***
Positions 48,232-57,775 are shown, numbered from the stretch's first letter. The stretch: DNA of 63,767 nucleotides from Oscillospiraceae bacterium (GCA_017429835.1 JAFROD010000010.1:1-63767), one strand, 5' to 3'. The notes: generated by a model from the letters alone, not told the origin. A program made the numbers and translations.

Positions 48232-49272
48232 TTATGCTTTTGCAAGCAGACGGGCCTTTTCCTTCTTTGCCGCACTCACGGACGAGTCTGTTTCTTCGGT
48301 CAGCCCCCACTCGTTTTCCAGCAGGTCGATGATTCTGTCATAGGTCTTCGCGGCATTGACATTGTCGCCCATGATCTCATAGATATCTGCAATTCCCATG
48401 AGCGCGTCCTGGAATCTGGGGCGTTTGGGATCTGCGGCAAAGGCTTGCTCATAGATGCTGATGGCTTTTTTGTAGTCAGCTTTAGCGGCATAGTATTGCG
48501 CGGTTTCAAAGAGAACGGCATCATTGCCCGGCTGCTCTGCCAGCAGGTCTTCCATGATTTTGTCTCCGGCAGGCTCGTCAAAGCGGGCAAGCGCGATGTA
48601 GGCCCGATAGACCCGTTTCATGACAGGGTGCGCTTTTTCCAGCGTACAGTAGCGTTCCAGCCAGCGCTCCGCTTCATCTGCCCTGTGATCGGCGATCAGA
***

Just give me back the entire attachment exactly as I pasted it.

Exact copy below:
Positions 48,232-57,775 are shown, numbered from the stretch's first letter. The stretch: DNA of 63,767 nucleotides from Oscillospiraceae bacterium (GCA_017429835.1 JAFROD010000010.1:1-63767), one strand, 5' to 3'. The notes: generated by a model from the letters alone, not told the origin. A program made the numbers and translations.

Positions 48232-49272
48232 TTATGCTTTTGCAAGCAGACGGGCCTTTTCCTTCTTTGCCGCACTCACGGACGAGTCTGTTTCTTCGGT
48301 CAGCCCCCACTCGTTTTCCAGCAGGTCGATGATTCTGTCATAGGTCTTCGCGGCATTGACATTGTCGCCCATGATCTCATAGATATCTGCAATTCCCATG
48401 AGCGCGTCCTGGAATCTGGGGCGTTTGGGATCTGCGGCAAAGGCTTGCTCATAGATGCTGATGGCTTTTTTGTAGTCAGCTTTAGCGGCATAGTATTGCG
48501 CGGTTTCAAAGAGAACGGCATCATTGCCCGGCTGCTCTGCCAGCAGGTCTTCCATGATTTTGTCTCCGGCAGGCTCGTCAAAGCGGGCAAGCGCGATGTA
48601 GGCCCGATAGACCCGTTTCATGACAGGGTGCGCTTTTTCCAGCGTACAGTAGCGTTCCAGCCAGCGCTCCGCTTCATCTGCCCTGTGATCGGCGATCAGA